Mayor Walsh has a message for Southie beachgoers: ‘Somebody’s front lawn is not a bathroom’

M Street Beach on June 6. Photo taken by Twitter user @I3Moore.
M Street Beach on June 6. Photo taken by Twitter user @I3Moore.

South Boston’s M Street beach is seeing a steady stream of locals looking to escape the heat. But across the road, neighbors are apparently seeing a steady stream of something else.

With the Curley Community Center closed due to both COVID-19 and renovations, so are public restrooms at the popular, often-packed, quarter-mile stretch of beach. But when people gotta go, they gotta go — so they’ve been going. And it comes at the cost of those who live nearby.

Southie residents say beachgoers are using their properties as toilets: front lawns, alleyways, bushes — it’s all fair game, neighbors say.

“This has definitely been the worst summer since I’ve been here,” resident Linda Conley told Channel 7 News. “It is gross, but you know, there’s nothing open.”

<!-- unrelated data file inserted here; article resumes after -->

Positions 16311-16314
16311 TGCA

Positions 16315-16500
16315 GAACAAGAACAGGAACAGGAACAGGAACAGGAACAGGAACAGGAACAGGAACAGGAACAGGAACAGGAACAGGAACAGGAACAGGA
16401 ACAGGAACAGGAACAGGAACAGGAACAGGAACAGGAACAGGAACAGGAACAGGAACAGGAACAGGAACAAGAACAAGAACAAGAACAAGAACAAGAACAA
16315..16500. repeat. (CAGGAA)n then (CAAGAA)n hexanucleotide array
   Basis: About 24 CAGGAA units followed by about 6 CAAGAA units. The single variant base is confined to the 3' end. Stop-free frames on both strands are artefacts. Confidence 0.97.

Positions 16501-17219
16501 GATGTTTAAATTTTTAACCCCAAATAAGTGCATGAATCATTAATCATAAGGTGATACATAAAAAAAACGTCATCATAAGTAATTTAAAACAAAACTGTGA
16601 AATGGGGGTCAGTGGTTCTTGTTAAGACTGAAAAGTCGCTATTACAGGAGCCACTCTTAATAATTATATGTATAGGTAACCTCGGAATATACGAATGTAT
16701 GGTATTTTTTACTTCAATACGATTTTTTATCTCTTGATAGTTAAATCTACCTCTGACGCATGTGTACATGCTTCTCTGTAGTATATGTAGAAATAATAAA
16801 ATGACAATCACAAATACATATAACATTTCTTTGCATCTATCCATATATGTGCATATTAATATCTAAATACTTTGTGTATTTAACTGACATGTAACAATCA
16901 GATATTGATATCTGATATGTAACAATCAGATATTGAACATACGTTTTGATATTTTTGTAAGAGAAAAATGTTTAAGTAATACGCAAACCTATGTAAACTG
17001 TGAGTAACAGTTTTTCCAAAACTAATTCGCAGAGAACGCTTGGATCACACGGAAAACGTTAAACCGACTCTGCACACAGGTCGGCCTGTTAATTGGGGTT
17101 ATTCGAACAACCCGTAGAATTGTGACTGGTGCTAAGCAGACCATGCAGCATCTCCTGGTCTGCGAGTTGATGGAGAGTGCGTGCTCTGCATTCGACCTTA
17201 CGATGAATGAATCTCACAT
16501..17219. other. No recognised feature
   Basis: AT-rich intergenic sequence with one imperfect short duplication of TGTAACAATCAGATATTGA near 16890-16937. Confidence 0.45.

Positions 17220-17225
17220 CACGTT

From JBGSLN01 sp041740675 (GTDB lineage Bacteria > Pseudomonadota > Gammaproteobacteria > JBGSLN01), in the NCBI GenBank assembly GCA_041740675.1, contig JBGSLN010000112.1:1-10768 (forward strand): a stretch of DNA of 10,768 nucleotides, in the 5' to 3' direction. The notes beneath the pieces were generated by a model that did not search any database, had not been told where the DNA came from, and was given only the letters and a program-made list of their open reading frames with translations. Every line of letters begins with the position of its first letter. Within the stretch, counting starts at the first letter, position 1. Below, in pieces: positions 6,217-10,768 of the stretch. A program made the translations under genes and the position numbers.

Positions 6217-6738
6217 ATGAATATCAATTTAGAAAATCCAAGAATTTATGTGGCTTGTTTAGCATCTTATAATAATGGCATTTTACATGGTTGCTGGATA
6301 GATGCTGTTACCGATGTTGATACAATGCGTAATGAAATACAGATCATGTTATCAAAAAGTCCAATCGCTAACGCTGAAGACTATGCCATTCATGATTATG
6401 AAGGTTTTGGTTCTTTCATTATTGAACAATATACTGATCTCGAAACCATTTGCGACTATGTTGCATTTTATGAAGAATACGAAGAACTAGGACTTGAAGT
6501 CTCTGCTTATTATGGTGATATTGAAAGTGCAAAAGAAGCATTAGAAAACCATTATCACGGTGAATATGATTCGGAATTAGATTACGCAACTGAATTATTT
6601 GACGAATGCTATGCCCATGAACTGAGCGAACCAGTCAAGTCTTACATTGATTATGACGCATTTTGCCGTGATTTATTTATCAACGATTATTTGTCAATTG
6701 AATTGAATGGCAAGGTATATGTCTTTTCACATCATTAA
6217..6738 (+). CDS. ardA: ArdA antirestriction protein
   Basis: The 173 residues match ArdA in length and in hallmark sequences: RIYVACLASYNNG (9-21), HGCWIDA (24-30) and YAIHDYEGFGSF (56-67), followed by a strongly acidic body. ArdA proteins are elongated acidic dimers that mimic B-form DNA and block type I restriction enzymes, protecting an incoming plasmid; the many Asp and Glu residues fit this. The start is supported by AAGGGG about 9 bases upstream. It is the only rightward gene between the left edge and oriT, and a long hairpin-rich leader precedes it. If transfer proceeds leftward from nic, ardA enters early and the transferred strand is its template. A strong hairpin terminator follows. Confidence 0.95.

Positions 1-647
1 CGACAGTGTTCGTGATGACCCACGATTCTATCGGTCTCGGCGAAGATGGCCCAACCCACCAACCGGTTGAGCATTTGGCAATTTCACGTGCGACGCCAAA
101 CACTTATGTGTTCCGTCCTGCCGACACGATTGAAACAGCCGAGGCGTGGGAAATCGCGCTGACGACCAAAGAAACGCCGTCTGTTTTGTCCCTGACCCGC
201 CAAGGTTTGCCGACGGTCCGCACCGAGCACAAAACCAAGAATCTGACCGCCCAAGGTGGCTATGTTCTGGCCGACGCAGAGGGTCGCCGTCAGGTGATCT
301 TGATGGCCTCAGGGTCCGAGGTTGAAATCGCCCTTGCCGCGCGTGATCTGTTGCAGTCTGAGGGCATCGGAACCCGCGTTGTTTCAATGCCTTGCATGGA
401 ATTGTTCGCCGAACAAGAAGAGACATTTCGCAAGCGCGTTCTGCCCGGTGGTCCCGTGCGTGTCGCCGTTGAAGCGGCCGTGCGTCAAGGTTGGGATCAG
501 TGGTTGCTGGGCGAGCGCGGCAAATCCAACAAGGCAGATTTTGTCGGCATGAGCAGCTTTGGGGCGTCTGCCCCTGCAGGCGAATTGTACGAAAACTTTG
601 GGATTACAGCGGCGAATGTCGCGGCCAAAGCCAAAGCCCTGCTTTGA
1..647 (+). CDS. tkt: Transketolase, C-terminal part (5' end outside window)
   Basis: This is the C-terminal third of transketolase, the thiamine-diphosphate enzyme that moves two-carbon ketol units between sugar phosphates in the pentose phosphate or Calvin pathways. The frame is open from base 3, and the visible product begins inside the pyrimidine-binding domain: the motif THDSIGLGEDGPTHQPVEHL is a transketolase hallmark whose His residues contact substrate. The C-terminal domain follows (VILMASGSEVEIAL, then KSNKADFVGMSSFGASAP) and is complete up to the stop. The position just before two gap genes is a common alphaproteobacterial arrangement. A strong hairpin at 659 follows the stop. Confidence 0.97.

“They’re coming over here and they’re peeing on anything they can find,” a resident who did not wish to be named also told the local TV station. “It’s like St. Patrick’s Day every day here.”

In a news briefing Monday, Mayor Martin J. Walsh addressed the situation: “Somebody’s front lawn is not a bathroom.”

Walsh continued that it is not incumbent on the city of Boston to provide a bathroom for M Street beachgoers, “especially with COVID-19,” he said.

The mayor said his office has had initial conversations about possibly installing porta potties, but nothing has been finalized.

“If you get caught urinating in someone’s yard, you get arrested for that. Have respect for the people around you,” Walsh said.

“Unfortunately, lots of people who visit M Street beach also used the Curley’s restroom,” Haley Dillon, South Boston liaison to the Mayor’s Office of Neighborhood Services, wrote via Instagram on Monday. “With the Curley being closed, this has created some unpleasant experiences for our neighbors.”

The Curley Center, in addition to being closed due to COVID-19, is undergoing renovations that won’t be ready until fall 2021, Dillon said. She added that those with concerns over the restroom situation can contact mass.parks@mass.gov, or call 617-727-3180.


Brittany Bowker can be reached at brittany.bowker@globe.com. Follower her on Twitter @brittbowker.